Human capital does not mean skills generated only by formal education and training but
also those created by on-the-job training (Lall, 1992:170). On-the-job training is the only
option for female factory workers to learn skills. They attain skills through observation
and machine operation in their own time. This informal training, thus, saves the factory
owners an enormous amount of both labour time and money, at the expense of
individual workers.

Turnover and promotional prospects in garment factories

The female workers I interviewed changed garment factories, on average, three

times during a working life of five years13. Empirical evidence suggests that women do
not stick to one factory for a long time and job-hopping is a common phenomenon
among them. The high turnover rate of the garment factory workers is an important
finding of this study. Other research on female factory workers in Bangladesh and
elsewhere also corresponds to this finding (Eng & Keong, 1988; Hoque, Murayama &
Rahman, 1995; Paul-Majumder & Begum, 1997; Dannecker, 2002). Workers perceive
horizontal mobility as a strategy to improve their earnings and skills. Such other factors
as working environment, regularity of payment and personal relationships with other
workers also influence their mobility between factories. However, the following
narrative, typical of the majority of workers, I interviewed in this study, shows that
economic, as well as non-economic factors, made this worker change her work place
three times.

I have worked in garment factories for nearly five years. I started as a

helper. One of my neighbours worked in that factory as an operator. She
taught me machine operating. She advised me to find a new factory when I
attained full control over the machine. [.....] In the first factory I worked
eight months. As a helper I got BDT 1000 (US$ 15) per month there. In the
second factory I worked as a junior operator. During interview the
supervisor said I would get BDT 1300 (US$ 19) in the beginning and after
six months he would increase my salary. [.....] After six months I asked the
supervisor to increase my salary. He said, management was trying to find
new work orders and I had to wait until any new contract was signed. [.....] I
knew that the factory had lots of work and other operators got much more
than I did. So I decided to look for a new job. A new factory opened close by
and one day one of my friends and I went there. In the interview they wanted
to know my expected salary. I said BDT 2000 (US$ 30) but they offered me
BDT 1850 (US$ 27). I agreed because it was much higher than my previous
wages. [.....] But the work environment in this factory was very bad. The

I wanted to know their job histories during a work life of five years in garment factories.

supervisors used to treat us very badly. We had to work up to midnight. They
did not pay full overtime bills. [.....] So I asked my neighbours to find me a
job. One of them organised this job for me after she talked with her
supervisor. I demonstrated my skill and they fixed my salary at BDT 2800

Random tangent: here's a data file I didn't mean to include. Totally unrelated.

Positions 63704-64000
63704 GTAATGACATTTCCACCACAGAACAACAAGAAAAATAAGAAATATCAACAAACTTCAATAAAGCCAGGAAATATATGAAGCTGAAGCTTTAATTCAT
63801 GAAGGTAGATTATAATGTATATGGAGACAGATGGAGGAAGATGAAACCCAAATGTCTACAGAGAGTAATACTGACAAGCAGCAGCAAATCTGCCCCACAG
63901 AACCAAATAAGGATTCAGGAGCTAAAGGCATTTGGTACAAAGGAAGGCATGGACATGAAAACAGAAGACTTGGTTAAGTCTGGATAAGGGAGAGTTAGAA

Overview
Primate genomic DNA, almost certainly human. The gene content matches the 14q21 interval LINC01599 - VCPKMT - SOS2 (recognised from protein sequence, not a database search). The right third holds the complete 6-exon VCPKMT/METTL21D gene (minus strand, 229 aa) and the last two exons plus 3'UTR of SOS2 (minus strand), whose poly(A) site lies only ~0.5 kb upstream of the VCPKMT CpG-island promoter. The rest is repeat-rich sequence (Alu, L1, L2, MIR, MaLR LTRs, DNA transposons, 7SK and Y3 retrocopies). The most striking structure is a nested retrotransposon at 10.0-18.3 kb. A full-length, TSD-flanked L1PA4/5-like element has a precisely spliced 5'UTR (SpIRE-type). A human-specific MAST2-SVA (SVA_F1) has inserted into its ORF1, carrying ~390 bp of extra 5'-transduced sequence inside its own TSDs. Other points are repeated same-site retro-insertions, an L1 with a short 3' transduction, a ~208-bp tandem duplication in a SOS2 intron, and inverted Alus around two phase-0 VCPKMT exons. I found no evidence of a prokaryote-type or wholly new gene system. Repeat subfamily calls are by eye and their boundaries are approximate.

(US$ 41) in the beginning. [.....] I have worked here for nearly three years.
This factory is very good. We do not work here after 8pm. We have weekly
holidays. We get lunch and tiffin (snack) from the factory. Previously I
worked in non-EPZ factories. Some factories give lunch but there is no tiffin.
-A married female EPZ worker aged 24

She was mostly motivated by increment and every job change brought her higher
wages. Supervisors behaviour was also a matter of concern for her and influenced her
decision to find a new job. Interviews reveal and other research on female factory
workers reports, that supervisors behaviour14 on the factory floor is also responsible for
employee turnover in garment factories (Wright, 2001:368). One more thing is evident
from her description, that she liked her EPZ factory job, which was much better in terms
of wages and facilities. She had been working in the EPZ factory for nearly three years,
while she did her first factory job for eight months. Evidence suggests that new entrants
usually stay longer at their first workplace, where they try to learn some skills and build
some networks with others. The majority of workers (79%) got their first job with help
from a relative or neighbour, whereas the subsequent jobs, in most cases, they
themselves organised or found with help from their networks, developed inside or
outside the factory. Garment workers learn quickly that hard work and negotiation with
management are the ways of increasing income. Wages are fixed through negotiation
processes and all respondents articulated that changes of workplace were almost the only
way for them to negotiate with management and improve their incomes. They did not
automatically get higher salaries after working a certain period of time in a factory
unless they negotiated with management. The possibility for negotiation with
management in new factories was higher. They could demand much higher wages
during recruitment and the chances of receiving increments in new factories could be
better and this was one of the reasons for the high mobility of factory workers.